Insider’s guide to technical writing

To compose a well-written, organized, highly readable technical document, you must remember a few things as you’re writing. While writing a technical report or paper is in some ways similar to writing an academic paper, which we’ve all done in secondary school or university, it comes with its own special considerations. Keep reading to learn some of things you need to keep in mind when writing a technical document.


Know your audience

Technical reports or papers are often read by laypeople who don’t already have knowledge of the topic they’re reading about. Technical documents can include manuals describing how to operate a piece of machinery, project proposals, technical reports that provide background information on specific topics, case studies and design specifications used to reproduce a specific item. Before you begin writing your document, find out who your audience is so you know exactly how much background and explanatory information you need to include in the text.


Plan what you’re going to write

Another step to complete before you begin writing is to determine what information you need to convey in the document. Plan how you’ll structure and format the document to convey the information in the best way and ensure that you don’t leave out any vital data. Consider why you’re writing the document and what your audience needs to learn from the document as you decide on a format. As you plan, make sure you allow yourself sufficient time to complete all the steps in the writing process, including research, writing and editing.


Break the text up into sections

To make the text easier for your audience to read, break it into sections. To get started with this, it can help to create an outline before you begin writing. Think about the information you need to convey in the document and determine the best order in which to present it. The sections you’ll need will depend on what kind of technical document you’re writing.


Remember that less is more

Technical writing relies on a very straightforward, direct style. While concision is important in all types of writing, it is paramount in technical documents. Imagine trying to follow a set of directions that uses flowery language or redundancies to describe how you should twist your screwdriver as you join together two pieces of wood. People reading technical reports are doing so to learn information, and they want to do so quickly and with ease. As you write, eliminate repeated information, make sure that the most important ideas are presented first and cut any unnecessary words.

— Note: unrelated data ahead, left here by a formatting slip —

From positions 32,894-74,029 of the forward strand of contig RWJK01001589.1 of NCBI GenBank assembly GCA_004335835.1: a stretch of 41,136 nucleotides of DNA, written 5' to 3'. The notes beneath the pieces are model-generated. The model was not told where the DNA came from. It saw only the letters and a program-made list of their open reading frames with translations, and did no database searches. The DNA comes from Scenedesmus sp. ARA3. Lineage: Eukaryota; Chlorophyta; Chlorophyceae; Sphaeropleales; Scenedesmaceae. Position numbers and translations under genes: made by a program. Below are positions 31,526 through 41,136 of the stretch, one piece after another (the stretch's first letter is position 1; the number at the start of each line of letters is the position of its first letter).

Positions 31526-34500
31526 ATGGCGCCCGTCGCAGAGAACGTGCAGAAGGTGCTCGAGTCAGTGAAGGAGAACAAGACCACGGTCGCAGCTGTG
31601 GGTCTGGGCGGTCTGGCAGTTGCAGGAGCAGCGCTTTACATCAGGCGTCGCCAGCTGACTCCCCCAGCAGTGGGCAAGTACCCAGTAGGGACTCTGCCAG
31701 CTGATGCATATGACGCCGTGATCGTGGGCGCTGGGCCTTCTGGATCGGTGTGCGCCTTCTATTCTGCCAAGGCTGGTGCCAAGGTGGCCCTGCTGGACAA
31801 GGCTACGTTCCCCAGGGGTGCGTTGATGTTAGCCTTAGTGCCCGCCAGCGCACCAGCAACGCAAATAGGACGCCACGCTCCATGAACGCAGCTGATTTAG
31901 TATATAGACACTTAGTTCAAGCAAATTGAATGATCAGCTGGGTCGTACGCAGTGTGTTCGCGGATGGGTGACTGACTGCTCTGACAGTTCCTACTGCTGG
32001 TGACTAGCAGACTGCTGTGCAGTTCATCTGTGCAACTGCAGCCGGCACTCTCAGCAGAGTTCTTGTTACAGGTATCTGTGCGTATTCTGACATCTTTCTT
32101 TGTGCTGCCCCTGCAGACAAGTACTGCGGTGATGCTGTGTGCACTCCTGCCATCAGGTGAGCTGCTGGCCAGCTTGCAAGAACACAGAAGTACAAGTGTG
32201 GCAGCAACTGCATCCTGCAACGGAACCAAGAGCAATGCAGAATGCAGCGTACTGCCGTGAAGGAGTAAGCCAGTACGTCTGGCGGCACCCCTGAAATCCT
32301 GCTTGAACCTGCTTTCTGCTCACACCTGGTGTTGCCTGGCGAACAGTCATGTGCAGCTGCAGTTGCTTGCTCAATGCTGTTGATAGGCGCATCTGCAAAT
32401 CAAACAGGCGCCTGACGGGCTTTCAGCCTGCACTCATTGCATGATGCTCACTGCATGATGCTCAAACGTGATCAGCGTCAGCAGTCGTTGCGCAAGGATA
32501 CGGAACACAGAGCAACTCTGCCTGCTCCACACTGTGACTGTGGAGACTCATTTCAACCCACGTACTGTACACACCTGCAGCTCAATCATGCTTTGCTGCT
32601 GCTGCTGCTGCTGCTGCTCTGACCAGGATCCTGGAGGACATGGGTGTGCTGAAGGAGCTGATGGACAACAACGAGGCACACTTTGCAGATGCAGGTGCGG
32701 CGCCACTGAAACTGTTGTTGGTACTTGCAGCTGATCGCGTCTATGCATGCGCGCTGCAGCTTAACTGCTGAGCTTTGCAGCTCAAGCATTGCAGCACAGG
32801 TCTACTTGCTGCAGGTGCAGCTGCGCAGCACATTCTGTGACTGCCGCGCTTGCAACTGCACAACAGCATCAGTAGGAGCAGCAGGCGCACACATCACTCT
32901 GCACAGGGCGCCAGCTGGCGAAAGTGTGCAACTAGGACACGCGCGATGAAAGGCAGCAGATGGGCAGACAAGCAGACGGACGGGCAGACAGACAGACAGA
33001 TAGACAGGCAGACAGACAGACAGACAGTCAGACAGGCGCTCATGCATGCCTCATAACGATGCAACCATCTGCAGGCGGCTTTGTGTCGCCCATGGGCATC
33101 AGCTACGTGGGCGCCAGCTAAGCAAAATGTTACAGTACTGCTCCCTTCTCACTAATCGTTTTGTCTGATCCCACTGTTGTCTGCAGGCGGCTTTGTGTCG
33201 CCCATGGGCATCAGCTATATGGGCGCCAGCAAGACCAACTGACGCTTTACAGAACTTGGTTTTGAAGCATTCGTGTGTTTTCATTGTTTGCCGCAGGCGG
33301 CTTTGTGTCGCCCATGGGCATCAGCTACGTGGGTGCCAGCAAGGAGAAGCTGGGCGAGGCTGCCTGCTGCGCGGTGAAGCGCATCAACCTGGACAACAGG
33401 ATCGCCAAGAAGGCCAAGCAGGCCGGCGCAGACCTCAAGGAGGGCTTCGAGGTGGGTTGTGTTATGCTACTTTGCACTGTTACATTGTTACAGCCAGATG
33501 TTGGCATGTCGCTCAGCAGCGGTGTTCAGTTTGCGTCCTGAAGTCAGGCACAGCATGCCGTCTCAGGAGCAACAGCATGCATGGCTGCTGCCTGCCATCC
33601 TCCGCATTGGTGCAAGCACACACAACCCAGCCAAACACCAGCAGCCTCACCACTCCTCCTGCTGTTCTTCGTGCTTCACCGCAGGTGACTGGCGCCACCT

Don’t rely on jargon

Since your audience may not have a background in the topic you’re writing about, they likely won’t know the jargon used in the field. To make your writing as accessible as possible, avoid using acronyms, abbreviations or other terms that are only used in that field unless you specifically define them first (and even if you define them, it’s best to avoid using too many since that can become overwhelming for the reader). Use clear, straightforward language to describe concepts instead of buzzwords from the field which readers may not know.


Use the active voice

To help engage your readers, use the active voice instead of the passive voice. For example, if you’re writing a safety policy for a plant in the active voice, you’d write ‘The entire staff will watch the training video’ instead of ‘The training video will be watched by the entire staff.’ In the sentence using the active voice, the staff takes the action of watching the video, which receives the action, so ‘the staff’ comes first in the sentence. Using the active voice will also help the text flow better.


Edit your work

Once you’re done writing, make sure you edit your work. Ensure that the information you’ve provide is complete, accurate and clear and that there are no mistakes in the document. It can help to have someone else read the document, particularly someone who isn’t an expert in the field, to point out errors or to note places where the information is unclear so you can go back and rewrite those sections.